Skiron has an adjustable backstay from the top of the mast to the stern. There are also two adjustable running backstays to employ when the storm jib is flown.
The vessels that I had sailed during my time of training with Club Nautique had fixed backstays from mast to stern. Thus, I didn’t truly understand the utility of the adjustable variety of backstay until I purchased Skiron and began to read on the topic and to experiment on the water.
I sailed in the SF Bay on June 28 with my friend and fellow sailor Paul McGraw. We had planned a sail out the Gate and into the ocean along the coast to Pillar Point Harbor at Half Moon Bay, an overnight stay, and then a sail back to Sausalito the following morning. Unfortunately, however, the weather forecasts were calling for sustained winds of 35-40 kn with gusts to 50 kn. The primary swell was predicted at 13-15 feet at 8-10 seconds. A second swell was predicted at a longer interval at 2 feet in height. The wind waves were predicted to be 9 feet. Combined, it seemed possible to see 25-30 ft or more seas in gale force winds. It was not something that we cared to venture into by choice. It’s one thing to be caught out in weather off shore but an entirely different thing to plan coastal cruising in the face of such predictions. So, we canceled our plans and decided to sail in the SF bay.
We, basically, had the Bay to ourselves save for one sailboat crossing a half mile away under engine power. Of course, there was some commercial traffic….the 1000 ft vessels hauling cargo to our shores from the Far East.
The conditions in the Bay were characterized by choppy waters. Wind waves were 3-4 feet. The swell from the ocean made its way into the bay but was only a few feet except near the Golden Gate Bridge where it was of a greater magnitude. The wind mostly exceeded 28 kn and the highest wind speed we noticed was in excess of 35 kn. These are not usual in the Bay….but I’ve seen worse.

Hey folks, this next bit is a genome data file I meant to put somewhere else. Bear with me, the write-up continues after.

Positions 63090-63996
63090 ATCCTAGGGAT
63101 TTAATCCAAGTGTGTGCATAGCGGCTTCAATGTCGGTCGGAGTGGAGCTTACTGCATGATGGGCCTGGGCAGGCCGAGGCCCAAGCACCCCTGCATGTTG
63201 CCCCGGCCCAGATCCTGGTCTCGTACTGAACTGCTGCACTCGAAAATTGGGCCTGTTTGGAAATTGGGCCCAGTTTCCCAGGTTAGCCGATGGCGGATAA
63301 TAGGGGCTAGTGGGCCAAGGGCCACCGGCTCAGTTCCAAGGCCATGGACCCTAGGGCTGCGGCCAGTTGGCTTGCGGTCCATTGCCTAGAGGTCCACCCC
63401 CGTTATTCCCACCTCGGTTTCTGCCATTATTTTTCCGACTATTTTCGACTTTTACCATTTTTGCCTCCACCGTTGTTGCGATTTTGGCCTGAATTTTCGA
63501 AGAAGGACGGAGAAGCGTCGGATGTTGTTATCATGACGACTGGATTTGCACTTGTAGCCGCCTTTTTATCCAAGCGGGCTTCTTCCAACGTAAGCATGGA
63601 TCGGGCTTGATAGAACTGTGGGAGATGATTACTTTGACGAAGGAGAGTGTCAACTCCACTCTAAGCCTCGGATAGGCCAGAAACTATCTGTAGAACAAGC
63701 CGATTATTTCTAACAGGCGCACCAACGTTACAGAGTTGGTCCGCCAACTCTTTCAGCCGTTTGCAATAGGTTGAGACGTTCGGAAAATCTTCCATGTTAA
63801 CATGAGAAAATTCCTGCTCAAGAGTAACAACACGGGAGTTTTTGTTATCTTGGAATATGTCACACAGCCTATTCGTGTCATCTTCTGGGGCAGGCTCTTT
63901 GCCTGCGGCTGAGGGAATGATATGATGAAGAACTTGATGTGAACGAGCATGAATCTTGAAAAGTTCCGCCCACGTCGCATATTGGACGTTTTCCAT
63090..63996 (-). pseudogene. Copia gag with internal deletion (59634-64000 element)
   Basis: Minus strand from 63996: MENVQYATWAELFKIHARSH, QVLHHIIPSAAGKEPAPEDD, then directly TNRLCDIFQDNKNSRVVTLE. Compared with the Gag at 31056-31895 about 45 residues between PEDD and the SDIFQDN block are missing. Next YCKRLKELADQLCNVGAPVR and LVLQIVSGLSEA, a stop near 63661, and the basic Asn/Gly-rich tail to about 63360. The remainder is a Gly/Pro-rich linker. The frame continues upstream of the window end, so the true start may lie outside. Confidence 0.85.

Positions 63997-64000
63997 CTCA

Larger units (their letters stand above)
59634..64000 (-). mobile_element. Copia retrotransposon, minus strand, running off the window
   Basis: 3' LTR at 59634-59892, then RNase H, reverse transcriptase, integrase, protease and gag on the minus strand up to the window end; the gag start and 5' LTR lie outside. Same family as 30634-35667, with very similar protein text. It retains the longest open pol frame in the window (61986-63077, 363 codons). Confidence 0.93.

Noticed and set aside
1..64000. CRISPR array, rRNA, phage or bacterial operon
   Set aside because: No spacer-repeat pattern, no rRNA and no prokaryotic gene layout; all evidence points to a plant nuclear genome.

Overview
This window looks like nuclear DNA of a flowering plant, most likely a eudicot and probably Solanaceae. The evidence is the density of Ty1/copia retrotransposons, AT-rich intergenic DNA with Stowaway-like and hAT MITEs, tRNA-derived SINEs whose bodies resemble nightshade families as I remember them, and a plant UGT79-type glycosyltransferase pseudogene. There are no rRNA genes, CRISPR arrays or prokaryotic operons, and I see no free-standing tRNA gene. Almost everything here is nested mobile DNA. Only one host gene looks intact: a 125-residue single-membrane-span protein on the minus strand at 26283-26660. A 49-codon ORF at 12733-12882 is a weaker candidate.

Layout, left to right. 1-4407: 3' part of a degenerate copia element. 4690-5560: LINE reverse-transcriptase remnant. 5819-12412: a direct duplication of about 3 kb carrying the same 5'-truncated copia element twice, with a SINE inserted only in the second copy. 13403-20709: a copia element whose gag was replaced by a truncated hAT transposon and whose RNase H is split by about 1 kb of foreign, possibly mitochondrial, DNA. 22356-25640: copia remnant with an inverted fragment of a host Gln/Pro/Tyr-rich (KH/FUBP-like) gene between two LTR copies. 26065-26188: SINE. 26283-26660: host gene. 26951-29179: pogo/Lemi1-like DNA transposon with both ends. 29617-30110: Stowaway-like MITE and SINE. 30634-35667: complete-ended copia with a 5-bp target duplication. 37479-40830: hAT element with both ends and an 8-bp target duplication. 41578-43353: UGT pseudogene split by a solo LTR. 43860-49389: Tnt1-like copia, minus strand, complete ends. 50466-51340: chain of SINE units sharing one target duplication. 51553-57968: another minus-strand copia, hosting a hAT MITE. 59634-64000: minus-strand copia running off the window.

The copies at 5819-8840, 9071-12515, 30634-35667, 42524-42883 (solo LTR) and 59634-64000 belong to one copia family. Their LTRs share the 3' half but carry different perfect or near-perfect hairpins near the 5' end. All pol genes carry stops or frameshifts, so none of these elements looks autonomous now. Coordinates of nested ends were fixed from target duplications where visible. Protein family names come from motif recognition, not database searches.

We set sail with the main about 50% reefed. The old sails stretch in the wind so it proved that we had more camber than was desired and we headed into the wind and flattened the mainsail as much as we could to depower the sail. That wasn’t enough. We heeled a great degree and the weather helm could not be balanced by the full jib. The rudder was more than a half turn over to attempt to counter the heeling forces. So, we went back into the wind and reefed again. The situation had improved but the vessel needed something more. We now needed to depower the main and the Jib. The forestay sag was simply too much and now the jib was too full of wind. Yet, it wasn’t enough to counter the weather helm and lead to a comfortable amount of heel. What are the potential solutions?
The most obvious solution was to crank tension into the adjustable backstay. Doing so will pull the top of the mast downwards and slightly backwards but, more importantly, bend the mast forwards in the middle. This has several effects on the mainsail. Basically, it depowers it by flattening it, increasing the distance between the leach and the luff, thereby reducing camber in the sail. The sail also twists off at the top and this further depowers the main. The forestay is pulled back and tightened. The sag is removed. The sail is flattened and the head also twists off leading to a depowering of the sail. We also tightened the outhaul to depower the lower part of the mainsail. As a result, both sails were depowered. The vessel was more controllable. Weather helm and heeling forces were reduced. We experienced these benefits and enjoyed our sail in 28-35 kn of wind. Skiron cuts through the waves well once satisfied with the sail adjustments. Our adjustments proved beneficial. We were making 6-7 kn upwind and 8-9 downwind.
Of course, the reverse is true, slackening the adjustable backstay is a marvelous technique to power up the sails in light winds.
Here’s hoping that you have the opportunity to gain experience with an adjustable backstay. You won’t regret learning this novel tool to fine tune your sails in different conditions.